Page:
The Spotlight is on Author D.G. Driver

Saturday’s Pick: Middle-Grade & Young Adult Author

D.G. Driver

This week’s Saturday’s Pick is Author D.G. Driver, who writes for young adults and middle-grade readers. Her passion for writing books about diverse characters and difficult topics make her a stand-out for those who love to read and are also passionate about caring for the environment and people with special needs. She loves to read fantasy and adventure stories when she isn’t writing.

Thank you for joining us here today!

Author D.G. Driver delights Middle-Grade and Young Adult Readers

More About D.G. Driver

D.G. Driver lives near Nashville, TN and is a teacher in an inclusive classroom of typically developing and special needs children in an Early Intervention program. She drew on her experience as a Special Education teacher and growing up with an autistic brother to write her newest release.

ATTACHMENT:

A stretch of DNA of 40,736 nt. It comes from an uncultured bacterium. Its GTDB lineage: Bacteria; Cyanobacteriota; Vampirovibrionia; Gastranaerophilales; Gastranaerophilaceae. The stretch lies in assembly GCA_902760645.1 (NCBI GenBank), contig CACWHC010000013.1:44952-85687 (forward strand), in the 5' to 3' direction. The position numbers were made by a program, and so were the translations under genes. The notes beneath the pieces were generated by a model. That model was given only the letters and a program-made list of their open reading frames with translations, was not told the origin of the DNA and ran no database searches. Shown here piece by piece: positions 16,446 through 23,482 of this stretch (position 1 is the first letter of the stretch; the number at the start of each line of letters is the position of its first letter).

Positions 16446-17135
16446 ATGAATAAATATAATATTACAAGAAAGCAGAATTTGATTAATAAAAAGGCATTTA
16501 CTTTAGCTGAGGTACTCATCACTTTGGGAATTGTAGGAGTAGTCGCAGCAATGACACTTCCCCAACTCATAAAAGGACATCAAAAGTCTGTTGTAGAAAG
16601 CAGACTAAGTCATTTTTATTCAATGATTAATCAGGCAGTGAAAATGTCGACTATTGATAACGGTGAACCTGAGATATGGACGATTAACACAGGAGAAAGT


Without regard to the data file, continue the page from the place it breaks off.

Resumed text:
No One Needed to Know was released by D.G. Driver on January 15, 2017. It’s about an eleven-year-old girl named Heidi and her autistic brother, Donald. Everyone knows how life changes when you’re eleven. Kids worry about how others view them and Heidi isn’t any different.

She’s embarrassed to have her brother around and doesn’t want her friends to know about him. High school boys bully him. When the kids at her school find out about him, she gets bullied too. It’s not fair. No one seems to understand. But Heidi needs to understand too. She can’t change her brother, but she can change how she feels about him, and she can get people to see why her brother is special.

Promoting kindness and tolerance and overcoming bullying are topics near and dear to my heart.  Did your brother experience bullying when you were a child? How did you deal with it?

Yes. My brother was often called the “r-word”, and I witnessed it many times. It always made me cringe, and it still does to this day. I hate that kids today use that word so flippantly. Being 4 years younger than my brother, I was able to avoid most of the